-2131.5
-2132
-2132.5
-2133
-2133.5
-2134
-2134.5

L. 28-1

11

56
50
47
43
42
42
45
42
37
33
34
38
38
37
33
37
37
40
37
38
35
34
33
36
35
36
35
36
37
38
38
35
32
33
36
39
40
42
41
40
40
42
43
42
39
36
33
35
50
74
95
104
104
106
111
117
116
120
122
124
107
87
80
103
117
104
72
53
63
83
105
110
97
72
50
38
36
40
47
55
61
61
53
50
49
66
86
118
140
153
149
129
96
62
44
37
36
37
39
39
38
38
42
43
46
45
46
41
45
43
45
42
40
38
37
42
41
41
39
40
38
37
37
41
41
42
39
40
40
42
44
57
62
61
47
43
39
35
30
28
29
29
29
31
32
35
35
32
30
29
28
29
29
30
30
32
33
32
30
31
31
32
37
39
38
30
29
29
29
29
28
33
33
32
29
29
28
26
26
29
33
37
38
39
37
39
37
36
28
25
25
29
34
35
38
40
41
41
40
44
49
55
53
46
36
34
39
43
43
41
38
40
38
36
34
41
45
46
41
39
39
43
46
46
42
38
38
39
41
39
35
31
31
32
36
38
43
40
41
38
37
34
33
36
42
43
43
48
53
54
48
44
42
39
42
47
49
45
37
35
40
43
43
42
42
40
35
33
31
30
31
32
32
37
55
61
56
39
36
37
49
69
86
85
67
51
40
35
30
27
24
25
28
29
29
30
36
49
61
71
73
74

s.f. 21-1

11

62
56
57
63
69
65
60
54
55
54
51
48
50
51
54
50
48
42
41
45
49
51
46
43
43
42
45
43
46
50
51
52
44
39
35
38
42
48
49
50
49
48
46
41
43
50
68
89
103
112
111
97
76
57
48
45
42
45
43
42
50
69
87
108
120
115
100
86
83
80
76
74
70
68
66
61
56
56
71
89
101
116
127
132
110
80
62
56
61
61
66
70
72
67
56
43
40
41
42
40
41
42
40
39
37
39
37
38
39
41
38
38
36
36
35
32
32
33
36
42
47
54
53
50
42
39
38
41
44
46
46
48
53
53
52
47
45
42
44
42
43
41
41
33
25
18
21
30
44
54
50
43
36
36
35
36
43
52
65
82
100
115
115
97
67
40
28
24
23
23
24
25
25
25
25
24
23
23
23
24
25
32
38
55
77
99
102
91
87
100
117
121
107
90
75
70
75
78
80
90
120
135
134
116
105
93
84
75
72
78
82
76
62
46
39
33
30
28
30
32

Index
0-20
100-120.01

s.f. 22-1

11

99
99
98
96
93
93
94
93
96
94
93
89
88
88
92
93
93
90
91
92
92
91
93
91
94
88
92
90
91
87
86
91
94
91
90
94
97
99
95
98
95
96
90
86
86
93
101
102
103
100
103
100
103
106
105
94
74
60
60
66
66
55
43
36
30
30
28
28
24
26
25
30
29
34
34
37
34
35
34
33
28
26
27
29
30
31
29
28
26
26
26
26
27
28
32
33
33
32
31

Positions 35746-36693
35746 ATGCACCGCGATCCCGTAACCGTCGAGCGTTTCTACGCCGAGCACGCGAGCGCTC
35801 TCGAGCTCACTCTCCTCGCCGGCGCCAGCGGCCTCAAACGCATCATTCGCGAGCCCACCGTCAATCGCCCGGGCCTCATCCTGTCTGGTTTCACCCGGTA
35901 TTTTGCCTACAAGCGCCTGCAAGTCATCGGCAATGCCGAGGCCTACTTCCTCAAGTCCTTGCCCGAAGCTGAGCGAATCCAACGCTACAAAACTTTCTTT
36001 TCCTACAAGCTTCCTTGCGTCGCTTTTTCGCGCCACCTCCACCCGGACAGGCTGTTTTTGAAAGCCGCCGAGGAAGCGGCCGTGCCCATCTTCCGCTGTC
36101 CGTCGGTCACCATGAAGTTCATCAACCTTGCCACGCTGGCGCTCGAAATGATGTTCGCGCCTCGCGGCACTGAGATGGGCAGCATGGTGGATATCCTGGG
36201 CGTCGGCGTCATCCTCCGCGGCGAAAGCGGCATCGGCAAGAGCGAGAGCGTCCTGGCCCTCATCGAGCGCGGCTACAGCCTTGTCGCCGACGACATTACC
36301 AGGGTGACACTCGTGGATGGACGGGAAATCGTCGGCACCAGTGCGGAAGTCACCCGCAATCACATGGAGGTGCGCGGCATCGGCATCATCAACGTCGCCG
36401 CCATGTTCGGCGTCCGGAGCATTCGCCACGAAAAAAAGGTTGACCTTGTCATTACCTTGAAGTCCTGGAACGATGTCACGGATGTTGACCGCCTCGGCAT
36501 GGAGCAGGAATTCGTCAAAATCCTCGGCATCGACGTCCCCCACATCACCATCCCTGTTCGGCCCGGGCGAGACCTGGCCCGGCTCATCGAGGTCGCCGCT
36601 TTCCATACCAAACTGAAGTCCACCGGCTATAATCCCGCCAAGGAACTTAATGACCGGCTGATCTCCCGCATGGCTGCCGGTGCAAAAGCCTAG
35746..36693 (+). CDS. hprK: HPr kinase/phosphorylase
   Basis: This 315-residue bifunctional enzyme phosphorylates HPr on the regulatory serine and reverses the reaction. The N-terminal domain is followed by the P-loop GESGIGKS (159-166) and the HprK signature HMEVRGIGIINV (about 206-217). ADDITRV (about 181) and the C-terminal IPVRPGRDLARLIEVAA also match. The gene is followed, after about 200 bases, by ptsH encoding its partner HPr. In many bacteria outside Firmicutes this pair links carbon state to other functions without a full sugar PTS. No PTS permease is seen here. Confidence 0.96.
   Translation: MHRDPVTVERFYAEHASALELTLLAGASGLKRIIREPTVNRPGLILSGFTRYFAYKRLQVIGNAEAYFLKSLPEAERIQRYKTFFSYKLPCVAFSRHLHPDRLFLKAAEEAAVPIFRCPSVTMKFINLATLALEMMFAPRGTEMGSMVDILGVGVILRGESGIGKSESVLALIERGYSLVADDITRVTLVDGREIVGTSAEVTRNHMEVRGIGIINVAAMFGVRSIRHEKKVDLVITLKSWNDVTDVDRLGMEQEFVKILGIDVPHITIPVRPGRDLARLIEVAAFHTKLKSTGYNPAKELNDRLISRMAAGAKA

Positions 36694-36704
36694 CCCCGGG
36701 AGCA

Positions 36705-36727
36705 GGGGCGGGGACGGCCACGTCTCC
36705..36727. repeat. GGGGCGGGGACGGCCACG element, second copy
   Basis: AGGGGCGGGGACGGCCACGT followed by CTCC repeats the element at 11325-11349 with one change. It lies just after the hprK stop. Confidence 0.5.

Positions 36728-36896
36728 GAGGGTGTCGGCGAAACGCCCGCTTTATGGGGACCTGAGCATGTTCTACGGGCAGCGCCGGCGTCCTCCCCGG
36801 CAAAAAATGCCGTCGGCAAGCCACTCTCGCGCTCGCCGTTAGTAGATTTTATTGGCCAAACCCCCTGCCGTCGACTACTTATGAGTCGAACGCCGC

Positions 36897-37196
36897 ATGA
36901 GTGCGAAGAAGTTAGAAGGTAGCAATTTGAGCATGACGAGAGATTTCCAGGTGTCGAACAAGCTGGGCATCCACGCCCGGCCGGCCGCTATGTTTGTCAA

30
31
33
36
36
37
34
34
32
33
32
32
29
29
30
33
33
34
32
32
33
35
37
36
37
35
34
33
32
31
29
31
31
30
28
32
34
33
34
33
32
30
28
29
28
30
31
33
36
37
36
34
34
34
39
39
37
32
31
32
32
34
38
41
39
37
34
33
34
36
39
39
41
51
64
76
72
64
58
64
93
117
128
103
70
48
50
65
67
59
46
48
62
70
67
59
68
88
95
83
68
63
66
67
64
61
61
61
67
67
72
78
82
87
84
90
92
95
84
63
39
26
24
24
26
38
58
75
78
78
72
74
76
89
98
108
110
110
108
105
95
78
71
77
83
85
86
94
104
102
97
79
66

s. f. 22-2

11

110
110
111
110
109
112
110
112
107
102
99
103
110
111
115
111
109
104
105
105
107
109
111
110
109
108
111
112
114
114
117
119
116
115
116
117
115
117
116
122
121
120
119
123
127
122
122
124
125
125
122
123
124
127
126
122
126
129
129
118
114
117
125
127
130
130
132
130
121
99
67
45
38
40
42
42
41
39
41
44
49
63
101
176
243
270
234
159
91
48
39
36
35
39
44
58
65
63
48
35
36
41
48
52
49
45
37
35
32
31
31
33
35
35
34
37
51
74
96
110
110
108
93
83
73
70
63
52
42
36
33
33
35
38
37
36
36
40
46
45
42
35
36
34
37
39
38
36
35
37
38
37
37
35
35
37
39
40
42
41
41
40
42
40
38
34
34
34
37
38
39
37
39
41
40
38
36
38
39
36
33
29
31
31
33
30
29
29
30
31
36
45
52
49
44
42
43
42
38
38
41
44
49
50
47
41
35
36
35
40
49
58
56
51
46
47
45
54
67
88
104
111
101
93
90
95
91
83
88
99
119
117
105
81
70
66

20-40
120.01-140.01

40-60
140.01-160.01

60-80
160.01-180.01

80-100
180.01-200.01

k. 22-1

11

111
101
96
93
102
103
108
106
105
104
106
108
112
114
115
122